(Editor’s note: This column was printed before the Cubs’ 5–2 loss to the New York Mets in game 3 of the National League Championship Series. By the time you read this column the Cubs may well have been swept.)
Last Wednesday, something happened that has happened only four times in history:
The Chicago Cubs won a baseball playoff series.
The Cubs’ 3-games-to-1 win over the (hated archrival) St. Louis Cardinals moved them into the National League Championship Series against the New York Mets, in pursuit of their first World Series appearance since shortly after World War II ended.
(I’m writing this now because of The Journal’s deadlines. As of press time the Mets had won the first two games of the NLCS, which made them halfway to a World Series trip of their own. If you read this column tonight, it may be out of date and pointless if the Mets sweep the Cubs.)
The Cubs have been in pursuit of a World Series title since their back-to-back wins in 1907 and 1908, both over Detroit. (Their last World Series appearance was also against Detroit, but the Tigers won the 1945 World Series in seven games. Detroit is not in this year’s playoffs.) For perspective: The Cubs hadn’t yet moved to what now is Wrigley Field. My grandmother, who lived to be 98, hadn’t been born yet the last time the Cubs won a World Series. No Cubs’ radio announcer has ever said “The Cubs win the World Series!” because commercial radio hadn’t been invented yet, and the first baseball game wouldn’t be broadcast until 1921. Neither the National Football League nor the National Hockey League nor the National Basketball Association existed the last time the Cubs won a World Series.
My father (who I had to resurrect last week, as you read here) is a much bigger Cubs fan than I am. A high school friend of his had an aunt who lived near Wrigley Field, so he got to see a number of Cubs games. (There may also be some residual bitterness over the Milwaukee Braves moving to Atlanta in 1966.)
Someone once wrote that Cubs fans learn early that life is not fair. There was the epic 1969 collapse, when the Cubs led the National League East by nine games in mid-August, only to lose 17 of their last 25 games and finish eight games behind the equally unlikely Mets. The 1984 Cubs came out of nowhere to win the NL East and won the first two games of the National League Championship Series, only to lose the next three on a poor pitching performance, a ninth-inning Steve Garvey home run and unearned late runs. Even worse was 2003, when the Cubs won a five-game National League Division Series and had a 3-games-to-2 lead over Florida, only to utterly collapse after the Steve Bartman Incident. (Bartman caught a foul ball instead of Cubs left fielder Moises Alou with five outs left before a World Series berth. From that point, the Cubs gave up 17 runs and lost the NLCS.)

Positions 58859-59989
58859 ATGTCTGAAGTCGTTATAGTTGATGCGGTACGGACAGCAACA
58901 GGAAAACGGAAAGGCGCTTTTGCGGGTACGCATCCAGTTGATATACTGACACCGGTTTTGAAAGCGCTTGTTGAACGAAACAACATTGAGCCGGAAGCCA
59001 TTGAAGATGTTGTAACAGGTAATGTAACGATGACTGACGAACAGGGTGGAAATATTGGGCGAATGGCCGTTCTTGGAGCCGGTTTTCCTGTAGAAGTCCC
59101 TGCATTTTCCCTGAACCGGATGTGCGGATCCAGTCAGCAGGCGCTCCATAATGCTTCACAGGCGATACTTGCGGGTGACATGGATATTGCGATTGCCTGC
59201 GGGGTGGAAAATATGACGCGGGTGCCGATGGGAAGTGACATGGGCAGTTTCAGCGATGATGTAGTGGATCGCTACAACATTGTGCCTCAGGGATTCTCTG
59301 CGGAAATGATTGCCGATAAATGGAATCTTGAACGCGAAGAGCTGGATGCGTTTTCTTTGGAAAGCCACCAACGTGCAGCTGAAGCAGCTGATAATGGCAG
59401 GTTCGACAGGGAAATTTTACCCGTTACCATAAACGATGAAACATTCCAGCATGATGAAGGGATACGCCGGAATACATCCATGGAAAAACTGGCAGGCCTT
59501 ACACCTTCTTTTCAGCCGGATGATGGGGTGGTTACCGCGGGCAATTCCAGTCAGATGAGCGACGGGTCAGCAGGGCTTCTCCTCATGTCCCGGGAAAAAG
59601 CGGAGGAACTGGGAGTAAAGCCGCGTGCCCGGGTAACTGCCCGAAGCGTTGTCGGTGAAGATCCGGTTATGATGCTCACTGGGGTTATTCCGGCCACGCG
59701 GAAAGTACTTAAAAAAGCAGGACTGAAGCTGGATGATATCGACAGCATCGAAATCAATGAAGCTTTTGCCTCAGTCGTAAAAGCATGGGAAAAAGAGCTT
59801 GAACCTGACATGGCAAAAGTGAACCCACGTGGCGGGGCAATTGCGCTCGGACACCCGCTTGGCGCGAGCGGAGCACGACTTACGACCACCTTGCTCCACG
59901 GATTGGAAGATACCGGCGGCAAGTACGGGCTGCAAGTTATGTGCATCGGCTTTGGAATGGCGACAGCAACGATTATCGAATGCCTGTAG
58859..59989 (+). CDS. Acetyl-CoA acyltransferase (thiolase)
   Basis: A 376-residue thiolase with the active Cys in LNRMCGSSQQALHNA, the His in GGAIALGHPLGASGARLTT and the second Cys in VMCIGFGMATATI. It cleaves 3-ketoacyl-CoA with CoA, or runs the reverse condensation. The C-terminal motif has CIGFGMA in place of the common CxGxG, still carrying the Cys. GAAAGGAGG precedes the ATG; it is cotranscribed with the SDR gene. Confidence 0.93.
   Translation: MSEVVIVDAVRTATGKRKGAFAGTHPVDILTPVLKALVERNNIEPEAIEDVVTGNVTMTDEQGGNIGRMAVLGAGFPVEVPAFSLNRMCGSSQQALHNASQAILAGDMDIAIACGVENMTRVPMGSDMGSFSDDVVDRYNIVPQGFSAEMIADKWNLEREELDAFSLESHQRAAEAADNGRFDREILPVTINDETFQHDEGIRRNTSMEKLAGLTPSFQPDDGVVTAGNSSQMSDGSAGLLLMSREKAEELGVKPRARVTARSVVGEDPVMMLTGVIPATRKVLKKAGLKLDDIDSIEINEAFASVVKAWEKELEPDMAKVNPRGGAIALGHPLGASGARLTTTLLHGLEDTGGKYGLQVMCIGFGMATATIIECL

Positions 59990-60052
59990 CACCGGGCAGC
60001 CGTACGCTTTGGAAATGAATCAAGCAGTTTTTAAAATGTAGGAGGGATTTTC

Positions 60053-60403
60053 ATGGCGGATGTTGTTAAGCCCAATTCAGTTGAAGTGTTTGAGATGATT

One argument for the Cubs’ historic futility has been that the Cubs have made so much money that their previous owners, Tribune Co., had no incentive to spend money on a winning team. Tribune preceded the Wrigley family, under whose ownership the Cubs sank to such depths as having a “College of Coaches” instead of a manager, and the infamous Lou Brock-for-Ernie Broglio trade.
Still, in addition to the entertainment preferable to afternoon soap operas, the Cubs had their merits. Baseball fans must attend at least one game at Wrigley Field just to see the ivy and experience the ambiance of a tiny ballpark more than 100 years old in a charming urban neighborhood. Wrigley Field is either the best pitcher’s park in baseball when the wind is blowing in, or the best hitter’s ballpark in baseball when the wind is blowing out. (One score from a 1979 game: Philadelphia 23, Cubs 22.)
In my high school days I would sit outside our house working on my suntan and reading while listening to Harry Caray broadcast Cubs games on TV, which were in the afternoon because Wrigley Field didn’t have lights until 1988. Caray was quite an experience, singing during games (not just “Take Me Out to the Ballgame”), pronouncing players’ names backward, having more difficulty with diction as the game went on (supposedly due to his drinking during broadcasts, though his TV partner Steve Stone wrote that that was highly exaggerated), and, as a diehard fan would, be exuberant with wins and despondent after losses. After a game-ending double play that bounced off relief pitcher Lee Smith to second baseman Ryne Sandberg, Caray exulted, “The Good Lord wants the Cubs to win!” (But not get to the World Series, or so it seems.)
Unfortunately, the Cubs lack the charm they used to have, which had little to do with their perpetual losing. Wrigley Field now has lights, Caray died in 1998, and the Cubs aren’t on WGN-TV anymore. Whether they make an NLCS comeback or not this year, the Cubs seem poised to be good for the next several years, given the youth of their productive players. Of course, that’s been the case in previous years. As the T-shirt available around Wrigley Field says, anyone can have a bad century.